A few days ago, I wrote a blog about volunteers. It was inspired by an incident at my school that involved a person in charge of a cushy assignment “volunteering” to do the assignment himself. Here are some other examples. At my school, because we do not hire people to teach what the students need, 5 people are now teaching two large first year sections. I think when we all agreed to do it, it could be legitimately be regarded as volunteering because it looked like it would be difficult. Now a few of us have decided it is a breeze. One prep and 6 or 8 hours of your teaching obligation is done for the year – hardly anything that should create in the School a need to “compensate” us in one way or another. But a person employing the volunteer strategy will continue "I am doing you a favor" charade. I do not know if anyone is in this case.
Here is another one. In my second year of law teaching I was on an 8 person appointments committee. At our weekly meeting it was announced that the budget allowed for 6 people to go to D.C. Now we all know that profs moan and groan about going to the meat market but they really love it – be a big shot for a few days, drink, clown around. So, at the meeting the Chair asked, “Who wants to go.” Not a single hand went up. At the next meeting the Chair announced that every person on the committee had contacted him privately to “volunteer” to go. Wanting to go created no implicit debt but a “volunteer” deserves something in return.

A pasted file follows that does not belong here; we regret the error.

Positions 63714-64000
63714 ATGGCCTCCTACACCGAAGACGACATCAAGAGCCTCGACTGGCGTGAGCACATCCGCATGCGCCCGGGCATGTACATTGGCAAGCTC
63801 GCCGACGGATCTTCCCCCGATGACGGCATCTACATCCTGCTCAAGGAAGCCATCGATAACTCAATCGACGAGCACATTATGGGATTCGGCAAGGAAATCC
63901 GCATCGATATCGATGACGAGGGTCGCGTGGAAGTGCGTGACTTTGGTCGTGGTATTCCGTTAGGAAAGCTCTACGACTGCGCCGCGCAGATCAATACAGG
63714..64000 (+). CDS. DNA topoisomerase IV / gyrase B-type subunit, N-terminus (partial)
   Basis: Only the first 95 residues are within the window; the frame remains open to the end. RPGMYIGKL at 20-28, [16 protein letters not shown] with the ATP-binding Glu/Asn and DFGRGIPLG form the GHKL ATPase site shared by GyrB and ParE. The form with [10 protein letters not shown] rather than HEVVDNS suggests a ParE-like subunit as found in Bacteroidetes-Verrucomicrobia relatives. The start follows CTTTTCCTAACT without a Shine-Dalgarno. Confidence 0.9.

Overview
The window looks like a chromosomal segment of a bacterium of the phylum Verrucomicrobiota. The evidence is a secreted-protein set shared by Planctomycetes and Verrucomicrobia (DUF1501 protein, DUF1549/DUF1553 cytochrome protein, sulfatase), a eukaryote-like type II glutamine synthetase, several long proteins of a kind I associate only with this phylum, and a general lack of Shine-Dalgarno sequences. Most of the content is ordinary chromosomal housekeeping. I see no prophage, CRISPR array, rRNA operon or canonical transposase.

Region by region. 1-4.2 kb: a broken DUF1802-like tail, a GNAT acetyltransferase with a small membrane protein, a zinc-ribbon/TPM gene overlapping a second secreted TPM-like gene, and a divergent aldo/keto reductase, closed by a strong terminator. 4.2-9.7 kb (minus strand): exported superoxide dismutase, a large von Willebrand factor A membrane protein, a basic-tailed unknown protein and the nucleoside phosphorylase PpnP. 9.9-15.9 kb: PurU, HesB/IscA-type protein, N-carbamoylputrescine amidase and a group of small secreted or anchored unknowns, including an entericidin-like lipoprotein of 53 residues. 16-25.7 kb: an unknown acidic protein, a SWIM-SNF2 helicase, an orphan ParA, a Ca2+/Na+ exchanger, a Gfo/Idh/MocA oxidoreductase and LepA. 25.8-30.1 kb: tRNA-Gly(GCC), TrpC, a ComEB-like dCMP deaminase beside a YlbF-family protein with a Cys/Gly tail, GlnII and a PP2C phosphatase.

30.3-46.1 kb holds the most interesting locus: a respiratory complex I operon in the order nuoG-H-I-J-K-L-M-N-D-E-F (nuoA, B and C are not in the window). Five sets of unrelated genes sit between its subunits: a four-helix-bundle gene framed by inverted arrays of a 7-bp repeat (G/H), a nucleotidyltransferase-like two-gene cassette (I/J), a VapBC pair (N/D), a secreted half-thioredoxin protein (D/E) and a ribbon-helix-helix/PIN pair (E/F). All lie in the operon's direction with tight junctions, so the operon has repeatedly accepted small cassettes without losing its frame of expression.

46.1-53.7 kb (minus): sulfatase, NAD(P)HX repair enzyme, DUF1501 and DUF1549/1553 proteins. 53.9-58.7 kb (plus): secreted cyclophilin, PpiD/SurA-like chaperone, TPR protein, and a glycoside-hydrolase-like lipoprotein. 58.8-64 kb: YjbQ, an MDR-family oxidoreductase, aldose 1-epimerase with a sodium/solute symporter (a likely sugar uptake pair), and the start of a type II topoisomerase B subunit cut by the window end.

Where is this going? Actually I know I may be manufacturing something here that does not exist at all. But, can the volunteer schitk be part of an overall pattern of professional strategic behavior? If it is, is it a law professor thing, an upper class thing or just something everyone does.
The overall strategy has three components. First is the voluteer. Second, you are always working hard and overburdened. Even if you just finished an hour of spider solitaire, webboggle, or surfing the net, when you come of your office you are in the midst of something pressing. So many things to do! Third, there is the “show no passion” strategy. Best to appear indifferent. Basic bargaining -- no one has any leverage with you when you do not care. Be sure to use words like “Aren’t you concerned about X” as opposed to “I really do not like X.”
Am I describing my school? Actually, I can only think of a few people that consistently fit the model and you would be hard pressed to convince me that my School is different from any other. Have I used these strategies? I am sure I have from time to time.
But think about the hell of keeping all of these going all the time. Such is the strategic life and my hunch is that it is a behavior found mainly among the privileged.